I recently read Jean and John Comaroff’s article ‘Theory from the South: Or, how Euro-America is Evolving Toward Africa’ in Anthropological Forum (for those of you who either don’t have access to the journal, or would just rather listen instead of read, you can watch a video of John Comaroff delivering a lecture on the main points). When reading it I couldn’t help but consider where the current reforms occurring in Burma/Myanmar might fit within their conceptualization of the trajectory of global capitalism and its cultures. Conversely, I wondered whether the transformations discussed in the article might be useful in understanding the nature of those reforms. These are some of my preliminary thoughts…
In ‘Theory from the South’, as is clear from the subtitle, the Comaroff’s put forward the idea that currently the most fully realized manifestations of global capitalism are not in the apparently ‘developed’ economies of West, but in the global South, particularly Sub-Saharan Africa. The recent fiscal meltdown, reoccurring political scandals, growing ethnic and religious tensions, and the accelerated dismantling of the welfare state all suggest that Euro-America is getting more and more like Africa. This is, of course, an ironic twist on the longstanding assumptions of development: that the West is more modern than the rest, and that thought and practices derived from Euro-America provide the routes to modernity. In making this argument the Comaroff’s are not just replacing one problematic teleological understanding of history with another, or simply reversing global direction of a linear path to modernity. Rather they conceive of notions of a North-South divide as a powerful imaginary for shaping modernity, both as an ideal and as a set of practices. The question they pose is whether the current trends in Euro-America (austerity, privatization, deregulation…etc) are becoming a ‘new normal’ and it is the Global South which is becoming imagined as the future.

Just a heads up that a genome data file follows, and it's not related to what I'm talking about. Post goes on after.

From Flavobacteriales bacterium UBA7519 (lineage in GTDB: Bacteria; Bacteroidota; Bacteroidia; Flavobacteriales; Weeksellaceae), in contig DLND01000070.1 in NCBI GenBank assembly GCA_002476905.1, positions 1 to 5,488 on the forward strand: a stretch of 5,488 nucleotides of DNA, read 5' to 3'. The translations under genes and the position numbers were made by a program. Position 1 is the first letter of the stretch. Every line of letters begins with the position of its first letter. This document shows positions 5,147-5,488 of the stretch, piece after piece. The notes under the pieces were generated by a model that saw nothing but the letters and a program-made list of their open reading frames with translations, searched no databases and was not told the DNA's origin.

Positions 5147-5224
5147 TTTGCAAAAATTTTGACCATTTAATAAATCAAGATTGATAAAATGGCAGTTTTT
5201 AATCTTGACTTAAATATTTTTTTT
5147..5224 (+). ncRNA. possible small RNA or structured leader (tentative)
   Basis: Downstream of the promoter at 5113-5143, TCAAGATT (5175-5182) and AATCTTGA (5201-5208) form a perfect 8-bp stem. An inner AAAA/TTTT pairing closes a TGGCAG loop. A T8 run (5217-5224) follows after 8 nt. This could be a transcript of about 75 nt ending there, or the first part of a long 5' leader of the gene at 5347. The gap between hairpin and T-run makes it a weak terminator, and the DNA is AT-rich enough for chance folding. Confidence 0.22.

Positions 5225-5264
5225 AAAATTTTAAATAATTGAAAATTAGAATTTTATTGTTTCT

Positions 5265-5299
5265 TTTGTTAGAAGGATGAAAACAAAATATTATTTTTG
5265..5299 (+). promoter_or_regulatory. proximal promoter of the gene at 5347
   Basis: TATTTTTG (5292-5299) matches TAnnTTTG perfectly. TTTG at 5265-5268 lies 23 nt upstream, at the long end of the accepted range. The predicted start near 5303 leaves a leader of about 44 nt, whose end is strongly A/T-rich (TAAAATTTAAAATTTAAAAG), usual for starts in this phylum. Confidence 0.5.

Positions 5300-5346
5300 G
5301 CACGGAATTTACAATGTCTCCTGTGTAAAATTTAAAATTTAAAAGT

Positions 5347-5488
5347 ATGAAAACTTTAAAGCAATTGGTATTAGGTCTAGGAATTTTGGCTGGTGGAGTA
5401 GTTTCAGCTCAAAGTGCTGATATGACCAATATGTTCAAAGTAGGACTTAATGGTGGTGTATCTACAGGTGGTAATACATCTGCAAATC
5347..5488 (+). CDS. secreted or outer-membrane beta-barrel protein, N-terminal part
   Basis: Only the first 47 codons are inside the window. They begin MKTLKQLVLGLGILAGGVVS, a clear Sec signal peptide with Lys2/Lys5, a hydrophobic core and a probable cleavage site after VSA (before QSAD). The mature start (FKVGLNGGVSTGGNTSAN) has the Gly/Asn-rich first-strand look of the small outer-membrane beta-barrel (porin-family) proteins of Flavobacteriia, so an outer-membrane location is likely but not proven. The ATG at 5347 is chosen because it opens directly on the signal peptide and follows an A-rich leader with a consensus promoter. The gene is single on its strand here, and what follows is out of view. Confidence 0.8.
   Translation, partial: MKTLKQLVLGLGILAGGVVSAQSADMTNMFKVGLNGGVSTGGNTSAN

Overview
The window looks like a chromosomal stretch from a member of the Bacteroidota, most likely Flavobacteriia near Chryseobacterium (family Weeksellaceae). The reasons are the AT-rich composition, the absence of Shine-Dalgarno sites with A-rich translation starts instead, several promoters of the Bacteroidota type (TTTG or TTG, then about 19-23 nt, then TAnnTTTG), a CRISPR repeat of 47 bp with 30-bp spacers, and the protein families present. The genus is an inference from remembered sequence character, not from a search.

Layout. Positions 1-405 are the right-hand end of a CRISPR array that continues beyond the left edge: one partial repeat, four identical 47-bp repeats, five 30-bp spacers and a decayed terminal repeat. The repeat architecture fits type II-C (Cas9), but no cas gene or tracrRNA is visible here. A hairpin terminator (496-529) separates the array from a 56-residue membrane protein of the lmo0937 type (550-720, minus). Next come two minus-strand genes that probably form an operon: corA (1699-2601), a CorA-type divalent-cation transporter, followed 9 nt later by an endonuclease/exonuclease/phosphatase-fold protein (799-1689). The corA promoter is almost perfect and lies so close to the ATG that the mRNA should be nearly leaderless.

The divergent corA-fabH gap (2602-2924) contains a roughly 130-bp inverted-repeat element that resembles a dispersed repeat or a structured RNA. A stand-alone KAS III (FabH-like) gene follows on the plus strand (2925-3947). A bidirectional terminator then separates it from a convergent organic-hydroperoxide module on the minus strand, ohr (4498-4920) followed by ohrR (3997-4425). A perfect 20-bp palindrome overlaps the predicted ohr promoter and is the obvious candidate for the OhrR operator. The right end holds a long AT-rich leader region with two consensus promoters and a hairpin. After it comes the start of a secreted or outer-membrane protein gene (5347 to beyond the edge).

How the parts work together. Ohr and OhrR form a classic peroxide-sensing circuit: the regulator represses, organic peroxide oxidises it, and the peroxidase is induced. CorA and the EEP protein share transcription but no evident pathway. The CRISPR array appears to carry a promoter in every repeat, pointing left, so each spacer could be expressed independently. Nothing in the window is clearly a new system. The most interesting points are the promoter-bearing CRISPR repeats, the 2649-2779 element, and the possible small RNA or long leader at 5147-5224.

Where does Burma/Myanmar fit? Uncomfortably to say the least. In the world of signs that signify the ‘South’, the country has (until recently) held a particular place in the Anglo-American media’s imagination. It has been seen one-dimensionally as the epitome of a despotic Asian regime; characterized as being a nation suffering at the hands of an isolated government indifferent to the plight of the bulk of its population and actively hostile towards minority groups. In line with this (not unwarranted) characterization, the recent reforms have been almost uniformly celebrated in Britain and the US. Words of caution about the depth of the reforms, not to mention the escalating violence in Kachin state, have been less prominent than an apparent eagerness to re-engage with the country economically and politically. Even before some EU sanctions were removed, British Prime Minister David Cameron was visiting with business leaders – although this was portrayed as tourist trip (I suppose everyone needs a break after brokering arms deals in Indonesia). Secretary of State Hillary Clinton’s words of introduction for Daw Aung San Suu Kyi earlier this year at the US Institute of Peace, Washington DC, are perhaps indicative of the positive response, stressing the need for the democracy activist to be open to ‘pragmatic compromise and coalition building‘.